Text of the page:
On 26 August 2021, the Indo-German Chamber of Commerce (IGCC) in collaboration with the Indo-German Energy Forum Support Office (IGEF-SO) jointly organized a virtual knowledge session on “Transport of Green Hydrogen”. Ms. Sonia Prashar, Deputy Director General of the Indo-German Chamber of Commerce and Dr. Stephan Hesselmann, Economic Minister Counsellor, Embassy of Germany in India, inaugurated the session. Distinguished experts from Guidehouse, Hamburger Hafen und Logistik AG, EVOS Hamburg, Oiltanking Deutschland, Linde India and Fichtner Consulting presented various aspects of the transport and storage of green hydrogen.
Matthias Schimmel (Guidehouse) spoke about the long-distance transport of green hydrogen. He pointed out that energy should be transported in the form in which it is required by the demand side to avoid conversion losses. Repurposed pipelines tend to be the most effective hydrogen transport alternative, whereas ships are more suitable for derivates, such as ammonia and e-fuels. Ms. Karin Debacher (Hamburger Hafen und Logistik AG, HHLA) presented the ambitious strategy of the HHLA Group to become climate-neutral by 2040 by using hydrogen and fuel cell technology to decarbonize their operations, in particular heavy-duty vehicles. Mr. Joerg Bargest (EVOS Hamburg) elaborated on EVOS role as a storage provider and the potential role of hydrogen for the port of Hamburg. In particular, methanol, LOHC and ammonia storage are of interest here but for a working hydrogen supply chain many stakeholders need to be involved. Mr. Volker Wilms (Oiltanking Deutschland) stressed that it is already technically possible to have large-scale hydrogen storage capacities, but that costs and safety risks are the most important factors to take into consideration. For the storage of pure hydrogen, the costs for cooling and pressurizing infrastructure are relatively high and significant risks remain in comparison to its derivates, LOHC or e-fuels. Mr. Anish Paunwala (Linde India) talked about the last mile delivery of hydrogen. Inter alia, he emphasized that the delivery of hydrogen is a significant cost factor besides the often talked about production costs. Given a small distance of less than 500 km and small quantities of 5 tpd, gasified hydrogen is a very competitive mode of transportation, whereas a distance of more than 500 km and large quantities of 50 tpd or more, liquified hydrogen is often the cheaper option. LOHC is not competitive in both scenarios. Finally, Jonas Schneemeier (Fichtner Consulting) spoke on the necessary infrastructure to enable a green hydrogen economy. Taking the German gas network as an example, he pointed out that there are several possibilities to transition from natural gas to hydrogen, including blending of hydrogen into the existing network, converting pipelines and building new pipelines. The rededication of the gas infrastructure has to take demand and supply centres as well as storage infrastructure into account.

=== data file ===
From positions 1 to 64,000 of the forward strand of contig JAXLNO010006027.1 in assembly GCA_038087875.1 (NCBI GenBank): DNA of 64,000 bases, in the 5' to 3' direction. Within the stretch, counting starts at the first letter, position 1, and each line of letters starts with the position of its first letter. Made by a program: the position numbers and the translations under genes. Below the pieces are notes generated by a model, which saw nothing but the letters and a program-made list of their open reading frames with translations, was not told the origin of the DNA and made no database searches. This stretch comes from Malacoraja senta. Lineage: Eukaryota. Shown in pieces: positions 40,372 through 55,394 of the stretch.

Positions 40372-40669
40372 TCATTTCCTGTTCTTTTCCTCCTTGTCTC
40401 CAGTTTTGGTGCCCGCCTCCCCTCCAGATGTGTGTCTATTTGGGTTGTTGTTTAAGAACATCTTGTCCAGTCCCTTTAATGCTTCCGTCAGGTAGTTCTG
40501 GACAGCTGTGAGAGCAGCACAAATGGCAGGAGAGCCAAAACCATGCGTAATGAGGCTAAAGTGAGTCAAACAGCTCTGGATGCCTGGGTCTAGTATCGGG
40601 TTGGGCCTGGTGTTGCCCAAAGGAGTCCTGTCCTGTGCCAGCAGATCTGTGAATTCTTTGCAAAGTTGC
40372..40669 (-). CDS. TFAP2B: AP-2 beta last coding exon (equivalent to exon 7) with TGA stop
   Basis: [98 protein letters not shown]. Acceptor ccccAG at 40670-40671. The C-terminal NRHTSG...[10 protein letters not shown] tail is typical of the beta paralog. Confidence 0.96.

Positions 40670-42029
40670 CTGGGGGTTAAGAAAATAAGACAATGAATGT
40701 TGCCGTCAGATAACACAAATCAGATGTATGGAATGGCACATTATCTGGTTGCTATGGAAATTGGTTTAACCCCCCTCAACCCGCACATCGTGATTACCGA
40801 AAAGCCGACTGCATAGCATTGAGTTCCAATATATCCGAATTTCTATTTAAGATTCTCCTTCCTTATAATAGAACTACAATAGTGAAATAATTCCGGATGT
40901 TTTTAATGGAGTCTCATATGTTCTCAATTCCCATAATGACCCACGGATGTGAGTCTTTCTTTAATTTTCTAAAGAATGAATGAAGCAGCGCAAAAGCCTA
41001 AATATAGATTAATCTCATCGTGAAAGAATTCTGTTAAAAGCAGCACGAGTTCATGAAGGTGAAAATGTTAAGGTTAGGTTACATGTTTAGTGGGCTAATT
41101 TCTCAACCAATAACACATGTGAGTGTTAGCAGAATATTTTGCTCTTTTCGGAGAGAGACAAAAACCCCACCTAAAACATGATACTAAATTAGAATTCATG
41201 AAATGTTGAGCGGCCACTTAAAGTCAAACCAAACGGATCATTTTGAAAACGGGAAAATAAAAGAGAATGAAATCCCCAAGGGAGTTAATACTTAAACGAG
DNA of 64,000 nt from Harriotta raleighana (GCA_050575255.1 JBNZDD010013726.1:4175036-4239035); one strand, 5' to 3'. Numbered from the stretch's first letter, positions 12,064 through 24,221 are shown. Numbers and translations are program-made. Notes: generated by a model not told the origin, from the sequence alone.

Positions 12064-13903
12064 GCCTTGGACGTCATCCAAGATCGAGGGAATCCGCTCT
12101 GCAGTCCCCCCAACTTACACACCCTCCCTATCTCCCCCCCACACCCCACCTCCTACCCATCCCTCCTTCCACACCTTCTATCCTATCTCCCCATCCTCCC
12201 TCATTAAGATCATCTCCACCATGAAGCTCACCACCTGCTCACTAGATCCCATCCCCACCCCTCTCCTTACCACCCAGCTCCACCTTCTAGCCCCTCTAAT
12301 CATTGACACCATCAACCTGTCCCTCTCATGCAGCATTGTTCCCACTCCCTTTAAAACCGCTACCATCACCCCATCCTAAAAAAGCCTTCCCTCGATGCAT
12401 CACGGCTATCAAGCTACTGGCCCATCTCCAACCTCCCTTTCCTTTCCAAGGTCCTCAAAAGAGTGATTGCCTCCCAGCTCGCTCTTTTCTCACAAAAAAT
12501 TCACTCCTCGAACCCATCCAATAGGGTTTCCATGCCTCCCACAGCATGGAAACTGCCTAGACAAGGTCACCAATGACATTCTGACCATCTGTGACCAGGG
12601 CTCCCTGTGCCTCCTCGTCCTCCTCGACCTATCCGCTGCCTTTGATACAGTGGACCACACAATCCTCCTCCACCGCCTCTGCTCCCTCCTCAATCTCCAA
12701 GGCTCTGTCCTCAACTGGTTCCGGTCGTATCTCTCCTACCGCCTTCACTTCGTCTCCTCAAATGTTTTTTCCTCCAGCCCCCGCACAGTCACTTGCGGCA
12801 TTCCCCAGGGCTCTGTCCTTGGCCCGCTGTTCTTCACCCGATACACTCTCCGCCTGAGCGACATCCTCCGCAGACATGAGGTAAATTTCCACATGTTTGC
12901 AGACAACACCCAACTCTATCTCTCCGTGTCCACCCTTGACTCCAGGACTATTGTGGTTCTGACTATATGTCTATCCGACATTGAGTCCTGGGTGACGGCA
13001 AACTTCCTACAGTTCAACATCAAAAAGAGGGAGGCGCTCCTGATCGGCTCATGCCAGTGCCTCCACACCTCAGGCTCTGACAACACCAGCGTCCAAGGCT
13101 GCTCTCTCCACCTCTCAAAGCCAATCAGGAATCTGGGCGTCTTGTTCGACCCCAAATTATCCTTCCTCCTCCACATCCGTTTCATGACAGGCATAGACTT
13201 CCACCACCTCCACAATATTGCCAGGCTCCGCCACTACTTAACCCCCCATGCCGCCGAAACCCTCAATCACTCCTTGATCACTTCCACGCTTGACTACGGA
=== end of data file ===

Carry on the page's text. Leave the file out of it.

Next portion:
The presentations were followed by a lively discussion based on questions from the audience. Overall, more than 200 people participated.
Recordings of all presentations are available here
Presentation slides of the speakers:
Matthias Schimmel (Guidehouse) Long-distance transport of green hydrogen
Karin Debacher (Hamburger Hafen und Logistik AG, HHLA) Hamburg harbor to become a European hydrogen hub
Joerg Bargest (EVOS Hamburg) Harbor infrastructure for a global green hydrogen economy
Volker Wilms (Oiltanking Deutschland) Large scale storage infrastructure for green hydrogen
Anish Paunwala (Linde India) Last mile delivery of green hydrogen
Jonas Schneemeier (Fichtner Consulting) Infrastructure enabling a green hydrogen economy